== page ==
Whadja Get Me, Dad?

http://suppliesforhotels.com/images/new/New%20111808/soap-s4.jpgLast month, I had a business meeting in Washington DC.  One of the great things about Philly is being able to do business in the nation's capital without missing breakfast and school drop-off in the morning or dinner and bedtime stories in the evening.

And one of the great things about being a dad is getting done with your business stuff and buying your kids fun things at some museum gift shop.  Sure enough, my meeting was not far from the National Geographic Museum, which has a very good gift shop.  So good, in fact, that this spendthrift had trouble keeping the spending to one book each (a book of activities for Aaron, and a road trip atlas for Jada).

Of course, even better than buying gifts is giving them, since you get to see the delight in your kids' eyes as they receive something new and fun, and show unadulterated appreciation that you thought of them enough when you were out of town to buy them a souvenir of your trip.  My dad was a spendthrift like I am now, but I still remember that he got me and my sister stuff when he had to go out of town.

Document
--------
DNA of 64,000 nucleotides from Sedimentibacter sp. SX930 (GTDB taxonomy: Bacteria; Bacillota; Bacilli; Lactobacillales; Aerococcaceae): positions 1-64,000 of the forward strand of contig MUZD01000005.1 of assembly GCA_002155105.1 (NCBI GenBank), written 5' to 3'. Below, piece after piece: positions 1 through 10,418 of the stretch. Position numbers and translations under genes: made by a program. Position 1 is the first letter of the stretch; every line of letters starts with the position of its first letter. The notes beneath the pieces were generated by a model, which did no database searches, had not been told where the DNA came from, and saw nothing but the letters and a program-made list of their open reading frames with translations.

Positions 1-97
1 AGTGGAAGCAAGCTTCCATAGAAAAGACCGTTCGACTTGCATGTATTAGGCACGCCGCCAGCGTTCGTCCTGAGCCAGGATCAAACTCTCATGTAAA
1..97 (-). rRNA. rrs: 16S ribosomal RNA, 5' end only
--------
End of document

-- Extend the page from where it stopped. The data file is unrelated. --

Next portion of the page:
I'm reminded of a business trip I took when I used to run a youth entrepreneurship program way back when.  I forget where I was coming from, but I remember going straight back to the office, right in time for our after-school program.

When I rolled in with my rolling suitcase, the students remembered that I had told them the week before that I was going to be out of town for a few days.  One came up to me and said, "Whadja get me, Dad?"  Somewhat flustered, since it probably would've been nice if I had thought to get him and the others something, I fished around in my bag, found some shampoos and soaps that I swiped from my hotel room, thrust them into my student's hand, and said, "Here!"

Everyone realized it wasn't a real gift, including the recipient of the soaps and shampoos.  But you could tell he was touched by the special treat of getting something new and fun from someone important in his life who had gone away for a few days and who had now returned.  This student didn't have a dad at all, let alone one who delighted in buying him something on a business trip and who delighted in giving it to him upon his return.

Sometimes we chastise kids for having a "whadja get me, Dad" mentality.  And, to be sure, expecting and fixating on stuff is not good.  But c'mon: let kids have that desire, to get something new and fun, from someone important to them who remembered, amidst all the other important stuff going on during their trip, to get a little something to give upon their return.
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